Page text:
The definitive, must-have guide to pursuing an art career. This fully revised and updated edition of Art/work shares the tools artists of all levels need to make it in the highly competitive art world.
The creative collaborations of engineers, artists, scientists, and curators over the past fifty years. Artwork as opposed to experiment? Engineer versus artist? We often see two different cultural realms separated by impervious walls. But some fifty years ago, the borders between technology and art began to be breached. In this book, W. Patrick McCray shows how in this era, artists eagerly collaborated with engineers and scientists to explore new technologies and create visually and sonically compelling multimedia works. This art emerged from corporate laboratories, artists' studios, publishing houses, art galleries, and university campuses. Many of the biggest stars of the art world--Robert Rauschenberg, Yvonne Rainer, Andy Warhol, Carolee Schneemann, and John Cage--participated, but the technologists who contributed essential expertise and aesthetic input often went unrecognized.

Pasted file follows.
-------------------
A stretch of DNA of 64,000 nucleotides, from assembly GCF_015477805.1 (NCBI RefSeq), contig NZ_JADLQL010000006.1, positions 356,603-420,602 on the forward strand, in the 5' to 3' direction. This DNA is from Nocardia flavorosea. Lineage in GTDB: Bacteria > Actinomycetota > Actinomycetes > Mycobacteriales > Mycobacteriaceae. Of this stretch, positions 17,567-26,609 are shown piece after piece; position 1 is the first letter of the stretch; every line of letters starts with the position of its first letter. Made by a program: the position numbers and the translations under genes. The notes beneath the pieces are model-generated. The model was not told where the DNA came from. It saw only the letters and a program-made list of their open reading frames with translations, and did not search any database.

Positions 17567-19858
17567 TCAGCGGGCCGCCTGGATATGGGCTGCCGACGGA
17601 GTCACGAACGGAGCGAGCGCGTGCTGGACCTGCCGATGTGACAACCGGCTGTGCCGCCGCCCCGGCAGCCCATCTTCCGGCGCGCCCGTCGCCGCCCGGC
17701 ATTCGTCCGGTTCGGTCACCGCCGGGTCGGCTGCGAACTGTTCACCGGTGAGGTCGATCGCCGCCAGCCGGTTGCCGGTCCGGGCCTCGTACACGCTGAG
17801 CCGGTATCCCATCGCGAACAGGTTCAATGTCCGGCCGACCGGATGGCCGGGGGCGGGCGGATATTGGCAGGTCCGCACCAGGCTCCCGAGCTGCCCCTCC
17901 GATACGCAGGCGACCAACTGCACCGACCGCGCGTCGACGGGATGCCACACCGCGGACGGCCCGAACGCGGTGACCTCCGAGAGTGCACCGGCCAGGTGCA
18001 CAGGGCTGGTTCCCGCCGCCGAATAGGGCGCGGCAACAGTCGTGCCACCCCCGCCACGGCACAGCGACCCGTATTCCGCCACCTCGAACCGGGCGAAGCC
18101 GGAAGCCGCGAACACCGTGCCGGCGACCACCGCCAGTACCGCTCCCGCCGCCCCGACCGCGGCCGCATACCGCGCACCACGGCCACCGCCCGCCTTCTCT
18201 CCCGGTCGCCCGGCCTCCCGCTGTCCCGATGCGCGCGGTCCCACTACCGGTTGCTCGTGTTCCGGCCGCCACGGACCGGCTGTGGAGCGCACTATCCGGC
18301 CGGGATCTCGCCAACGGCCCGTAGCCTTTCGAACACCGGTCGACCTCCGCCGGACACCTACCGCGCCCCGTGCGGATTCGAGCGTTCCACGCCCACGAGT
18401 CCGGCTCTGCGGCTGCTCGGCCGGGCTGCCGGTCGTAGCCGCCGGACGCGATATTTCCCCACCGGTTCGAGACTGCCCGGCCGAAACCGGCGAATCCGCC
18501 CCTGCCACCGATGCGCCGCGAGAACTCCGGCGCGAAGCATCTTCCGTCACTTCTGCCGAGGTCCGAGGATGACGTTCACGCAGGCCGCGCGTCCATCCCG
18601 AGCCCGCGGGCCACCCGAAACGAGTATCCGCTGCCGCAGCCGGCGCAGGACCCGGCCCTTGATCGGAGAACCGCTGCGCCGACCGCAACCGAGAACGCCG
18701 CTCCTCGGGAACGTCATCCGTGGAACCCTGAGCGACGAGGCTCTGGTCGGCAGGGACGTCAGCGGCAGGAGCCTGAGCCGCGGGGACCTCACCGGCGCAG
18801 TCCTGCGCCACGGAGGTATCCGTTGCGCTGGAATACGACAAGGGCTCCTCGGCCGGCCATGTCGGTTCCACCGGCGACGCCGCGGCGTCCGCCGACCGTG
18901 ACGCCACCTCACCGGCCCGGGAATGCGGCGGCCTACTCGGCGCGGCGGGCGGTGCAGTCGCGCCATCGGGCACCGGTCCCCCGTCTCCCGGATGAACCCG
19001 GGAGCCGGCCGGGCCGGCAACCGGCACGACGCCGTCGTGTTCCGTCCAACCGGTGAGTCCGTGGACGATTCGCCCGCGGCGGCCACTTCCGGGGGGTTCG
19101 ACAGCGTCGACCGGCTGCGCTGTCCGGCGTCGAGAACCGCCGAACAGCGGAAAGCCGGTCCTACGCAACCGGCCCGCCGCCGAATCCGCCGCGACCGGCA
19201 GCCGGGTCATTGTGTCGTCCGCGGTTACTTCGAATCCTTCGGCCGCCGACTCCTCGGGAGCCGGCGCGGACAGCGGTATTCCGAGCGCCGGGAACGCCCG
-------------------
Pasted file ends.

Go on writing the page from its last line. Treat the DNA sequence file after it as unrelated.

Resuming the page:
"I was in high spirits all through my unwise teens, considerably puffed up, after my drawings began to sell, with that pride of independence which was a new thing to daughters of that period."—The Reminiscences of Mary Hallock Foote Mary Hallock made what seems like an audacious move for a nineteenth-century young woman. She became an artist. She was not alone. Forced to become self-supporting by financial panics and civil war, thousands of young women moved to New York City between 1850 and 1880 to pursue careers as professional artists. Many of them trained with masters at the Cooper Union School of Design for Women, where they were imbued with the Unity of Art ideal, an aesthetic ideology that made no distinction between fine and applied arts or male and female abilities. These women became painters, designers, illustrators, engravers, colorists, and art teachers. They were encouraged by some of the era's best-known figures, among them Tribune editor Horace Greeley and mechanic/philanthropist Peter Cooper, who blamed the poverty and dependence of both women and workers on the separation of mental and manual labor in industrial society. The most acclaimed artists among them owed their success to New York's conspicuously egalitarian art institutions and the rise of the illustrated press. Yet within a generation their names, accomplishments, and the aesthetic ideal that guided them virtually disappeared from the history of American art. Art Work: Women Artists and Democracy in Mid-Nineteenth-Century New York recaptures the unfamiliar cultural landscape in which spirited young women, daring social reformers, and radical artisans succeeded in reuniting art and industry. In this interdisciplinary study, April F. Masten situates the aspirations and experience of these forgotten women artists, and the value of art work itself, at the heart of the capitalist transformation of American society.